If anybody’d offered me the chance to die for something when I was young—for the Lemurs, say—my only readers would be the spatter experts at CSI Tananarive. Any young male worth his zits wants to go out in a blaze of glory. That’s my opinion as an old Heartland type; you coolsters are free to form your own opinions. Your own decadent, shameless opinions.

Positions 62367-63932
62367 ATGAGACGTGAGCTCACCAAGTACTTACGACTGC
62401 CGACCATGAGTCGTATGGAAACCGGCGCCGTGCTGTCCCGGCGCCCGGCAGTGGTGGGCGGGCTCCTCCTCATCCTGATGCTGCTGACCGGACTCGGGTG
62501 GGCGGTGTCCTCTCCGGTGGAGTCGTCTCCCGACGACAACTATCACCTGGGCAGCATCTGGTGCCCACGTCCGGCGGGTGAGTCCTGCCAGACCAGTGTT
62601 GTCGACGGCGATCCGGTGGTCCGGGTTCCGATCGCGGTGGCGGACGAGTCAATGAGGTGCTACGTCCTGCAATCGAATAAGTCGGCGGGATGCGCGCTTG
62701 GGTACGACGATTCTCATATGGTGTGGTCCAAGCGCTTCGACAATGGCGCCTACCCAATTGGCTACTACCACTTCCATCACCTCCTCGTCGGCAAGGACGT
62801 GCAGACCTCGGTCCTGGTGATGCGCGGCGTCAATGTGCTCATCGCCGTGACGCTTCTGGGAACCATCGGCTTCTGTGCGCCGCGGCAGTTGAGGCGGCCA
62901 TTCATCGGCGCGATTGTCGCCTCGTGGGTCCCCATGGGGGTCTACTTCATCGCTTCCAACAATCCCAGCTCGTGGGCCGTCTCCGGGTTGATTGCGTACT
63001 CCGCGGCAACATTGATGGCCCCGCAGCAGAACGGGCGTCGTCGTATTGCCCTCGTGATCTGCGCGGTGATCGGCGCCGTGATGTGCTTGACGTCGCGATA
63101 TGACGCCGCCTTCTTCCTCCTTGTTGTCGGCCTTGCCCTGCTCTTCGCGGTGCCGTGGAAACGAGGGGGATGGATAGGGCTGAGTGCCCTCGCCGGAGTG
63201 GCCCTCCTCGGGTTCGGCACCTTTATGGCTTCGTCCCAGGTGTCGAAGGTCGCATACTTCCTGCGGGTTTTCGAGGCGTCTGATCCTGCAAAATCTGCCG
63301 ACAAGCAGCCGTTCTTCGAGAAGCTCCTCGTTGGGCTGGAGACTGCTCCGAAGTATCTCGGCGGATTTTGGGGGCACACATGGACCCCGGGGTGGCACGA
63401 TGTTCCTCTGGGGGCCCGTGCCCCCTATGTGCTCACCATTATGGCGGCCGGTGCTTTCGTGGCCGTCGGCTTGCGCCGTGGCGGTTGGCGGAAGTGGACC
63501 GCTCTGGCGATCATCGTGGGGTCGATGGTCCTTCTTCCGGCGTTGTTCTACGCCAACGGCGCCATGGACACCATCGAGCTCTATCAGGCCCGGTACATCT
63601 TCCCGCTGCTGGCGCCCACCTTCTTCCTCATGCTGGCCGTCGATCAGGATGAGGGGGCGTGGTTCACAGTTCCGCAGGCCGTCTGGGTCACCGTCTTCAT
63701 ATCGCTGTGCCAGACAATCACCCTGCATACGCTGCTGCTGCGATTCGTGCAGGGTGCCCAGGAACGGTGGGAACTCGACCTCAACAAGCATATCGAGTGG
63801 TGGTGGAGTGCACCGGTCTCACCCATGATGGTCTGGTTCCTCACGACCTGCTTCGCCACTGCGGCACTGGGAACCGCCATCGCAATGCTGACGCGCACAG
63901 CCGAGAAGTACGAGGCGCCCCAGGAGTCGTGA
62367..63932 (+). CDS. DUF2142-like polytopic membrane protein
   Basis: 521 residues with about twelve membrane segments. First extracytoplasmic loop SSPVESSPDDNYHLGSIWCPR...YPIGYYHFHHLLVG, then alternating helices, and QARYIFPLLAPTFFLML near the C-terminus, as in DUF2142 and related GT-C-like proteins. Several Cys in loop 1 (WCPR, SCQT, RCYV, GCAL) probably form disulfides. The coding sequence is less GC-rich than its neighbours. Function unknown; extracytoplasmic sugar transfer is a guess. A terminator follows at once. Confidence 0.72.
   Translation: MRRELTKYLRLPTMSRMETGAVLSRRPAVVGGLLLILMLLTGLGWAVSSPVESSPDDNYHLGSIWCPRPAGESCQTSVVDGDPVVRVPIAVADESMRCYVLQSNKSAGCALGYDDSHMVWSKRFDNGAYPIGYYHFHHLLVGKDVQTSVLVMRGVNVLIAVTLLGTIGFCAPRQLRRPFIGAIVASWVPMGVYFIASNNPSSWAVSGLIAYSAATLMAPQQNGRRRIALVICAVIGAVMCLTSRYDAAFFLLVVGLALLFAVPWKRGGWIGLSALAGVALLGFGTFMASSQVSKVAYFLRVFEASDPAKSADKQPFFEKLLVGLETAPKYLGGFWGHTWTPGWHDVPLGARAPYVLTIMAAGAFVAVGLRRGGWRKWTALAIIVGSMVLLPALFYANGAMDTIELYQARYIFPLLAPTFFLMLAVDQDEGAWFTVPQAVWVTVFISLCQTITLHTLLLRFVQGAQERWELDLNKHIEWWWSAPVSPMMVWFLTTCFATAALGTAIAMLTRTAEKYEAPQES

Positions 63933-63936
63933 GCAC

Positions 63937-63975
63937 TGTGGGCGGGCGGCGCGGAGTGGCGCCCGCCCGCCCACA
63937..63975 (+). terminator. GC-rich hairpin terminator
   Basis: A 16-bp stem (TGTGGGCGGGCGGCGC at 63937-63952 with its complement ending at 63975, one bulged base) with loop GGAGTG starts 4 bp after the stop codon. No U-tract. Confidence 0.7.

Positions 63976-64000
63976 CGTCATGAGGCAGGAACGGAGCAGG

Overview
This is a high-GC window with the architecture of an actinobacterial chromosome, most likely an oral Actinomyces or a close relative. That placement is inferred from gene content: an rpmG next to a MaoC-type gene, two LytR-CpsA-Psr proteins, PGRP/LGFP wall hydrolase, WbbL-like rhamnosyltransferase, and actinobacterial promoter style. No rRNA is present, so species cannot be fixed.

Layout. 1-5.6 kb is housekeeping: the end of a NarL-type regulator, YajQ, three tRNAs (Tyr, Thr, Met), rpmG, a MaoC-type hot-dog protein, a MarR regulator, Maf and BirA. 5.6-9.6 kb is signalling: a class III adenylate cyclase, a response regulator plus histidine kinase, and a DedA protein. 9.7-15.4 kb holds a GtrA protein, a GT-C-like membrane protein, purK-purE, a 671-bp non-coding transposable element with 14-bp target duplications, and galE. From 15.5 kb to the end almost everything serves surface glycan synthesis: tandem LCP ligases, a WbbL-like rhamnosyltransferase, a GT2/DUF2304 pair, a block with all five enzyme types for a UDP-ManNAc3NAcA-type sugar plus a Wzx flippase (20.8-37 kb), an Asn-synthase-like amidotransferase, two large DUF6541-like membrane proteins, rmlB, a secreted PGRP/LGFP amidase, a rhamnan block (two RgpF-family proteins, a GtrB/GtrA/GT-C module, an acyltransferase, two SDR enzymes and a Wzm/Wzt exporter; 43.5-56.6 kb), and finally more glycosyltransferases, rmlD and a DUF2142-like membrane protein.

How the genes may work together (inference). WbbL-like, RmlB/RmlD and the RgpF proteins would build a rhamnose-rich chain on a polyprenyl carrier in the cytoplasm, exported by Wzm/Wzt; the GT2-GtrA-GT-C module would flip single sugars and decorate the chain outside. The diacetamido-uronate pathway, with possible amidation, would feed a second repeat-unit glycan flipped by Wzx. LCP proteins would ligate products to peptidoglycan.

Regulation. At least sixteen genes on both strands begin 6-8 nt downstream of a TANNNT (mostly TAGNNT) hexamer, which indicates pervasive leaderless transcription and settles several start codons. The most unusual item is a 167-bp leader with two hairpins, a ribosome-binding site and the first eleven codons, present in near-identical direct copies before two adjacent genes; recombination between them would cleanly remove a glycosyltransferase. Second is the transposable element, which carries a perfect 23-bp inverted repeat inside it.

What you coolsters are not free to do is turn today’s suicide bombing into “The Stranger II.” But I swear, before the day is over, some bastard in a Sinatra hat will be hitting the keyboard on that script. His beach violence story will be just like Camus’: totally drained of context. Context dialysis, the key to being a bohemian idiot. I can see the movie now, kind of like a Pinder play, with the bomber sitting around doing a monologue without jokes while he waits for the resort to open: “What am I doing here? You know what they call a quarter pounder in France?” Director screams “Cut!” Take 2: What am I even doing here? Life or death, death or life? What is life, anyway?” They won’t even make it funny. If you have to do this bombing as Camus Two, at least make it funny. Have the guy waiting on the beach, but his handler, unused to the decadent ways of Western tourists, scheduled the bombing too early. None of these hungover kaffirs are even out of bed yet.